With all this growth and development also comes the expansion of the trilogy’s utterly grandiose spectacle, and the film’s centrepiece, the 40-minute-long Battle of Helm’s Deep, is a reaffirmation of the trilogy’s unbelievable technical skill in creating a sense of peril and awe in large-scale warfare, as well as a testament to the narrative prowess of Jackson and co-writers Fran Walsh and Philippa Boyens. Filmed almost entirely in the nighttime with striking usage of contrast in a rainy dark-blue haze and radiant backlights by cinematographer Andrew Lesnie, the entire battle is an expertly framed series of escalations in stakes, triumph, despair, and ultimately a grand sense of hard-won victory—in essence, a microcosm for the grand journey of the trilogy itself, framed through an absolutely colossal battle that showcases the characters’ prowess and determination as well as a breathtaking sense of scale. Nearly every last one of the 10,000 Uruk-hai clashing against the hundreds of Rohirrim and Elvish soldiers sent by Lady Galadriel (Cate Blanchett) and Lord Elrond (Hugo Weaving) are framed in their entirety with expansive wide shots that capture the lengthy spears and equipment of the former against the fearful, scantily armed close-hand combat of the latter, all while we get to see Aragorn, Théoden, Legolas, and Gimli fight their way through the varying obstacles that the Uruk-hai throw at them with inspiring fierceness. The end result is a climactic battle for the ages that’s not only overpoweringly fantastic but easy to follow and emotionally engrossing, shot over the course of four months with such incredible attention to detail and scope that it’s no wonder that Helm’s Deep has become as much of a legendary moment in fantasy cinema as it’s become.

One of the most important things to know about The Lord of the Rings is that many of its depictions of war are based on Tolkien’s own experience fighting in World War I under the British Army—he had contracted trench fever, nearly lost his entire battalion, and grieved the senseless death of many close friends by the time his service ended. It’s the reason why Tolkien’s vision of war still persists in such a visceral way in his novel, even despite being expressed through the lens of high fantasy, and it’s something that Jackson and the team behind Rings seem to have taken deeply to heart in the process of making The Two Towers. There are moments of relentless darkness in this film, many of which have already been mentioned above, and all of which contribute to an unflinching, oppressive portrayal of the horrors that war and its instigators bring. One of the trilogy’s greatest strengths is that it makes evil tangible, not just through its all-consuming fire-and-brimstone aesthetic, but also through how the trilogy expresses in harrowing ways its constant hunger for more—its desire to reshape the world in its own image is so bleak it becomes unbearable to even imagine.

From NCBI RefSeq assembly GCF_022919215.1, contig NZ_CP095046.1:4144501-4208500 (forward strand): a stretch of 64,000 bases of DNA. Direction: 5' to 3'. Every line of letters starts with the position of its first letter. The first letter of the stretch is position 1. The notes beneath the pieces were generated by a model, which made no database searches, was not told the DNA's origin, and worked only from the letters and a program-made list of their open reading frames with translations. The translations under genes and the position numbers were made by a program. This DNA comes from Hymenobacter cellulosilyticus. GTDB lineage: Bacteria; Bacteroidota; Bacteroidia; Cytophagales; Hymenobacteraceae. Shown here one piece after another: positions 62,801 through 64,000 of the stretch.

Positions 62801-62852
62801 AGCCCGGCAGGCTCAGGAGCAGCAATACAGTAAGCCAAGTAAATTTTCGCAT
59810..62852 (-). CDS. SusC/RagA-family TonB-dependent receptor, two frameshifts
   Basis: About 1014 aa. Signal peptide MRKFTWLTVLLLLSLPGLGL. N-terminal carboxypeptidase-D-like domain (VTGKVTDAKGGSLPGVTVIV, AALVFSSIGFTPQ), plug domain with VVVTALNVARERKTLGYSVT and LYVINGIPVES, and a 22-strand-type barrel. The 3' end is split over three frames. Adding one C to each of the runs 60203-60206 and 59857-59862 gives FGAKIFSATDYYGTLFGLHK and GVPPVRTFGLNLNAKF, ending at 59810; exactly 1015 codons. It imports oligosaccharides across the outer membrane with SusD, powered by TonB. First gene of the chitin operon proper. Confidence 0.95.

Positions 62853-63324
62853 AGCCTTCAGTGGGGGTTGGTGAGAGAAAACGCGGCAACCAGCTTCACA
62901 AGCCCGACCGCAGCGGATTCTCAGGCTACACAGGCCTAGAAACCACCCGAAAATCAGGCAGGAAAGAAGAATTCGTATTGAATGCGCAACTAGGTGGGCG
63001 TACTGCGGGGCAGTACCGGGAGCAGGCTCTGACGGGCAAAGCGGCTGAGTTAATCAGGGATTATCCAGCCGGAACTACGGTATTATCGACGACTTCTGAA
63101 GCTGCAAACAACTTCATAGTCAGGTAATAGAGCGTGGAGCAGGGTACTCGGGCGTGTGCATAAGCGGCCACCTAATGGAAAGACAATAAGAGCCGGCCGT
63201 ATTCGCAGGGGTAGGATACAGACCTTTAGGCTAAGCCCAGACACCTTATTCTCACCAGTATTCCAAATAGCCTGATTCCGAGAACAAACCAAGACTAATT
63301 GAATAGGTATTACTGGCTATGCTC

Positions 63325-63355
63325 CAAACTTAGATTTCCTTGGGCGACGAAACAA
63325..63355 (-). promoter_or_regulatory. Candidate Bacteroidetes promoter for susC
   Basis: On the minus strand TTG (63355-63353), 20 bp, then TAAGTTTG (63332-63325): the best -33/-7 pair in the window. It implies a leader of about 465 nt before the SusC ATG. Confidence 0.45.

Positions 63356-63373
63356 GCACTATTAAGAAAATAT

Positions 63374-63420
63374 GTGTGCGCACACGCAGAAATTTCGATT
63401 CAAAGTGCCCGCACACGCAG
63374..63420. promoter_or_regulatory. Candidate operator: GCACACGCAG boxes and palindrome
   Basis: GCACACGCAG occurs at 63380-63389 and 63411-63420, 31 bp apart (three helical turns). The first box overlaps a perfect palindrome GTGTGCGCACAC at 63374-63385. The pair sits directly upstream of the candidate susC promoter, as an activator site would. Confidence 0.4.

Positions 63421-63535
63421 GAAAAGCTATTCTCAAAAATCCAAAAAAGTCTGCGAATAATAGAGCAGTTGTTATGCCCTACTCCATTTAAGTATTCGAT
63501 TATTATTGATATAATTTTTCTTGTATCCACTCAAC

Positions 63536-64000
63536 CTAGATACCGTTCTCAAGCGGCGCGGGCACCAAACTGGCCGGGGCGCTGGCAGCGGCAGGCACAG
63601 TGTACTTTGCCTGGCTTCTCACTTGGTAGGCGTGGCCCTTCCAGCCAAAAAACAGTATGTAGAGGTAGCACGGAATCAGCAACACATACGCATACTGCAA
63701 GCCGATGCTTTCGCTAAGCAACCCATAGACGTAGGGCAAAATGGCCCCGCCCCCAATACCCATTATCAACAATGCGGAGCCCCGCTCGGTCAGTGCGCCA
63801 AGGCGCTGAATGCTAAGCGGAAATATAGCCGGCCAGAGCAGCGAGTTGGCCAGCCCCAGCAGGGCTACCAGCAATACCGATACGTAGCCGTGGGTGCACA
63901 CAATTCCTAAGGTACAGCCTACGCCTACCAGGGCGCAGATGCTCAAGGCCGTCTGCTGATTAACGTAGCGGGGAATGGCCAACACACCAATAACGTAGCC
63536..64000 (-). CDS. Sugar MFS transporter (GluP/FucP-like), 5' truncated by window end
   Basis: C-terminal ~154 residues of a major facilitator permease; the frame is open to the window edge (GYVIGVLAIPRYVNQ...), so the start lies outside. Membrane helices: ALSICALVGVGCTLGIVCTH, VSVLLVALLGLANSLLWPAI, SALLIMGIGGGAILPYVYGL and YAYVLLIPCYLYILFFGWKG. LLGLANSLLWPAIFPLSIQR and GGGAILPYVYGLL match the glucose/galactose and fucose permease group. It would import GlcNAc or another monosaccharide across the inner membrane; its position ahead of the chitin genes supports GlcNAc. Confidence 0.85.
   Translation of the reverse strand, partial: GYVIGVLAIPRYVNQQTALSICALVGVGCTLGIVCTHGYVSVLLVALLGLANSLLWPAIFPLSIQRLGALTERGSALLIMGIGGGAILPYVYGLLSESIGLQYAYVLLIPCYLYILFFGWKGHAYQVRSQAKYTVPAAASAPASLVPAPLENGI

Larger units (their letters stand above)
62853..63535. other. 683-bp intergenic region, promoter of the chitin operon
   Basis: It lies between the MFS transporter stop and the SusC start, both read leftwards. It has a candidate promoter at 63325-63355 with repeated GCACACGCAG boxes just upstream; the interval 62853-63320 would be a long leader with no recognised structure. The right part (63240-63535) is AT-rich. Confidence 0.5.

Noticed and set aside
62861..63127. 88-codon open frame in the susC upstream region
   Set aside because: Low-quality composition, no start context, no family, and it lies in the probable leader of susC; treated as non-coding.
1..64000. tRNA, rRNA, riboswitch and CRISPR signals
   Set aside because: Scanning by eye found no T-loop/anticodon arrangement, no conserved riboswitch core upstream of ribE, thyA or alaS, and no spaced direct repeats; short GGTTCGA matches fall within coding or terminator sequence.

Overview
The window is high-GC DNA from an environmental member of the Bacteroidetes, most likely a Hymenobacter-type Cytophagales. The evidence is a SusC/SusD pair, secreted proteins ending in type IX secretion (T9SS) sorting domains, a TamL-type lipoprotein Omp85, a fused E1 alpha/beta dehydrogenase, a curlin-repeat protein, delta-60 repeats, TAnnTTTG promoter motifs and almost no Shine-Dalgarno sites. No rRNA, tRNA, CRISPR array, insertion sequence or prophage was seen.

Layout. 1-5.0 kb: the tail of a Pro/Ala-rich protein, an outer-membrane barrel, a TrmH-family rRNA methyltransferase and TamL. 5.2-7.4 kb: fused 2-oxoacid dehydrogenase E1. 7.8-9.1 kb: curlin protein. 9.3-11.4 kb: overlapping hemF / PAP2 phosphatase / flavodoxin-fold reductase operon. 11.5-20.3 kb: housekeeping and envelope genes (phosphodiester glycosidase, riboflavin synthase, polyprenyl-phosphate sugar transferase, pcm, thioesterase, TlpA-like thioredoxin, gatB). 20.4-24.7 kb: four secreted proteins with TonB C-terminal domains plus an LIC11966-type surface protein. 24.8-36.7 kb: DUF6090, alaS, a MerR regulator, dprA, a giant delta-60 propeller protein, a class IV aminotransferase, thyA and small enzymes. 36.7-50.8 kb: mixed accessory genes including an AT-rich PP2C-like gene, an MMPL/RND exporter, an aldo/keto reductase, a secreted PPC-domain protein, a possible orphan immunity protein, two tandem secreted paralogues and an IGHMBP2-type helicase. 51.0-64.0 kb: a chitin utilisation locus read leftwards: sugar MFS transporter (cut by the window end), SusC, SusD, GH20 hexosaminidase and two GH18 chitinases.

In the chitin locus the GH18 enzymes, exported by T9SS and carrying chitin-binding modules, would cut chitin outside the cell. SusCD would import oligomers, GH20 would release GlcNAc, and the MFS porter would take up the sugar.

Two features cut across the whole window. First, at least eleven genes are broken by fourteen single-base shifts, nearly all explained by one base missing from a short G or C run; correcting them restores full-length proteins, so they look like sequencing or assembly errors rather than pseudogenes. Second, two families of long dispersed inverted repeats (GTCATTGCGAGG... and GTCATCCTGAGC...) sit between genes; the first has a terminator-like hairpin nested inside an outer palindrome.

But by the time The Two Towers ends, it becomes abundantly clear that even as the Rohirrim, Gondor, the Ents, and the Fellowship may have differing, even diametrically opposed interests along the journey, they are all ultimately unified under the common desire to defeat this evil once and for all, and that even the slightest effort dedicated towards that unique solidarity towards stopping the spread of evil makes a world of a difference. It’s an incredibly hopeful arc at the end of unrelenting darkness that allows the film to stand alone on its own merits, and also mark the beginning of the end of this grand saga. Frodo and Sam are getting even closer to Mordor. Rohan has fended off the enemy. Isengard has been weakened. But the One Ring will only grow stronger as the film approaches its destination, and Sauron’s forces will grow in strength alongside it. It’s one thing to capture lightning in a bottle, and another to keep it contained, but the most challenging task of all is to pay it all off, and the last of The Two Towers‘ many great achievements is how it perfectly sets the stage for the trilogy’s grand finale.


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Cast & Crew

director: Peter Jackson.
writers: Fran Walsh, Philippa Boyens & Peter Jackson (based on the novel by J.R.R Tolkien).
starring: Elijah Wood, Ian McKellen, Liv Tyler, Viggo Mortensen, Sean Astin, Cate Blanchett, John Rhys-Davies, Billy Boyd, Dominic Monaghan, Orlando Bloom, Christopher Lee, Hugo Weaving, Bernard Hill, Karl Urban, David Wenham & Andy Serkis.